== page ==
Montblanc’s Summit 2 amps up the tech, stays luxurious
With a faster chipset and better compatibility, the Summit 2 is the latest name in the second phase of smartwatches
Ayear and a half after launching their first smartwatch, Montblanc announced on 11 October an updated version, dubbed the Summit 2. It features a 42mm case with a 1.2-inch display and is the first luxury smartwatch to include Qualcomm’s new Snapdragon Wear 3100 chipset designed specifically for smartwatches. It runs on Google’s Wear OS, making it fully compatible with Android smartphones as well as limited use on iOS. The Summit 2 has been available from 15 October and is priced from $995 (around ₹ 72,900).
Montblanc worked in close collaboration with Qualcomm and Google on the watch, Montblanc CEO Nicolas Baretzki told Bloomberg. “The new chipset requires less battery and incorporates a time-only mode, with only the time displayed and all smartwatch functions turned off." The time-only mode can result in a battery life of up to one week, according to the company.
The Summit 2 also offers more storage (8 GB), GPS, a sharper display, faster processing, voice assistant, mobile payment and is water resistant (ATM 5). New travel applications have been added, including the Timeshifter app designed to reduce jet lag, as well as a live Running Coach app. The permanent colour-ambient display means the face should always be visible.
Personalization is also key, with around 1,000 software options, including backgrounds, hands and indicators, according to Montblanc. Case finishes include stainless steel, black DLC steel, two-tone steel, and titanium, all featuring a rotating crown and sapphire glass.
Like the second generation from Montblanc, the smartwatch industry is also now in phase two, says Ramon T. Llamas, research director, mobile devices and AR/VR at International Data Corp., an intelligence and advisory firm. “Phase one was really all about experimentation. We knew people wanted smartwatches, we weren’t sure what they wanted on a smartwatch," he says. “Moreover we weren’t sure what a smartwatch should look like, feel like and function like. It’s not as simple as shrinking your smartphone down to your wrist."
Phase two of the smartwatch industry, says Llamas, is all about taking those lessons learned and refining both the hardware and software. “If you look at the different iterations over time you are seeing market changes. First thing is you are finally getting smartwatches that look like watches. Then as the hardware improved so did the user interface. The first smartwatches were terrible in terms of how to navigate. Now you’re only a couple of swipes or gestures gestures away from where you need to be."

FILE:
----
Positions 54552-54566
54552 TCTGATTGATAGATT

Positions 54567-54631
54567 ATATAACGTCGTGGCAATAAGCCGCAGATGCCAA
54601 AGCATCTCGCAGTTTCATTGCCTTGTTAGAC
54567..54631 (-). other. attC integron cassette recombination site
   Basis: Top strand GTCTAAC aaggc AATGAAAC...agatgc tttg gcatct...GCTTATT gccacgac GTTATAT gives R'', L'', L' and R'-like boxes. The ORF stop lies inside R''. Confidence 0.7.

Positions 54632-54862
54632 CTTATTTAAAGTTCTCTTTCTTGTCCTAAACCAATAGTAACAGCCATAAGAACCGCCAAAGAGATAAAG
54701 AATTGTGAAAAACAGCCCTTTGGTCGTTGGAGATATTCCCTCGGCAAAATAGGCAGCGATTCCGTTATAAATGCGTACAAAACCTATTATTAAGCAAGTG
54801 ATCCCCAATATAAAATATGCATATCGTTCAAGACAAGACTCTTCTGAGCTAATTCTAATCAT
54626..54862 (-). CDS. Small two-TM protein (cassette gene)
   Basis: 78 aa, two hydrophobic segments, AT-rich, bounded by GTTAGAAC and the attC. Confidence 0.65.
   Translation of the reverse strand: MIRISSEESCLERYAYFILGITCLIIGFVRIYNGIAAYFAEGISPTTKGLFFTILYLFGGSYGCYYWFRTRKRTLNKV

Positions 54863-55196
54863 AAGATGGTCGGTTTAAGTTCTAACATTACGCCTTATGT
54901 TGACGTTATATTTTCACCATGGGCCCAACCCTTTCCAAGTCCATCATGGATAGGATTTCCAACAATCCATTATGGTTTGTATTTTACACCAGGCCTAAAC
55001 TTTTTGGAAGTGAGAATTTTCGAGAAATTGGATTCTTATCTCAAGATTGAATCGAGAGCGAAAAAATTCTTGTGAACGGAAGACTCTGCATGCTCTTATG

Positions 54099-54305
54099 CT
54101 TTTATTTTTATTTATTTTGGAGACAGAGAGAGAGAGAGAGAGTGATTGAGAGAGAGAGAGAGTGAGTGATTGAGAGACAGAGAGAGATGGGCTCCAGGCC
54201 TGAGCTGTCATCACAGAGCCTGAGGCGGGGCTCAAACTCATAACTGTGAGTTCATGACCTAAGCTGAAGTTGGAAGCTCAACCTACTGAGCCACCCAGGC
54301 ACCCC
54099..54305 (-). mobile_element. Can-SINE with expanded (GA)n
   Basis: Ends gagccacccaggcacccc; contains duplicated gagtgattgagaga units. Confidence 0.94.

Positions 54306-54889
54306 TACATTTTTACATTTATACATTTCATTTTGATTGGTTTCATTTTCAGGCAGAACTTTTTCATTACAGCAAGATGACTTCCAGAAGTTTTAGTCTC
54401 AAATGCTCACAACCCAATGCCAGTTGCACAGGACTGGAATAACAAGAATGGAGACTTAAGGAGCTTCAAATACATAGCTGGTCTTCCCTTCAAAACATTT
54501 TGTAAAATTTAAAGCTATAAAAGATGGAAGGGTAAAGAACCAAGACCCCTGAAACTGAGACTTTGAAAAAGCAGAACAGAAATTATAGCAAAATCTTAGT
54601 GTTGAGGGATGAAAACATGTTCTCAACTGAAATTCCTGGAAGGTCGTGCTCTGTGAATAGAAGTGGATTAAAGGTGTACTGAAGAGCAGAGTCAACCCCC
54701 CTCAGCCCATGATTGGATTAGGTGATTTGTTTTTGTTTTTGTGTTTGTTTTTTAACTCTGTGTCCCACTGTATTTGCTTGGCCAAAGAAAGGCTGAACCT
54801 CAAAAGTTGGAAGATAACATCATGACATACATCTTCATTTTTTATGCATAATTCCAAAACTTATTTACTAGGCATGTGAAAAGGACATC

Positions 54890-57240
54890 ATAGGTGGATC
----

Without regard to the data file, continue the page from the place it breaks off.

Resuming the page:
The growth of third-party applications and cellular and Wi-Fi connectivity allowing the watch to work as an independent item have also increased desirability.
According to IDC research, 33.3 million smartwatch units were shipped around the world in 2017, resulting in a global market value of $12.7 billion. In 2018, about 46.2 million units are expected to be shipped with a market value of about $15.4 billion.
The Summit 2 arrives in an increasingly crowded market, both at a mass market level and also in the luxury sector it inhabits. There’s the Hermès version of the Apple Watch (from $1,299) as well as smartwatches or hybrids from brands such as Louis Vuitton and Tag Heuer. Baretzki says Montblanc is aiming to become the market leader of the segment. “As a Maison built on innovation, smartwatches are strategically important," says the Montblanc CEO. “We want to stay connected with customers who want more from their watch than just a high-tech wearable."
Llamas notes the challenge for luxury brands will be balancing prestige with technology: “Over the past several years the emphasis has been on the design and style of the watch because that is what these brands bring to the table. Watches are basically jewellery and jewellery is meant to stand out and be an extension of the wearer’s personality."
Yet, he continues, “At the same time (watch brands) have been missing out on some of the technological developments that other watches are at this point maybe a year or two ahead. Things like say GPS or mobile payments. Or cellular connectivity." In this sense, the Summit 2 is a massive leap forward from its predecessor.
To the Future
Baretzki says the focus will be on fashion, access to short pieces of information, and how the device sits on the body.
“We will explore these three verticals further in equal measure and keep pushing boundaries to come up with new and important use cases," he says, adding that it is all about individuals who need technology to keep them ahead and allow them to be productive on-the-go, while still enjoying the experience and aesthetics of a fine timepiece.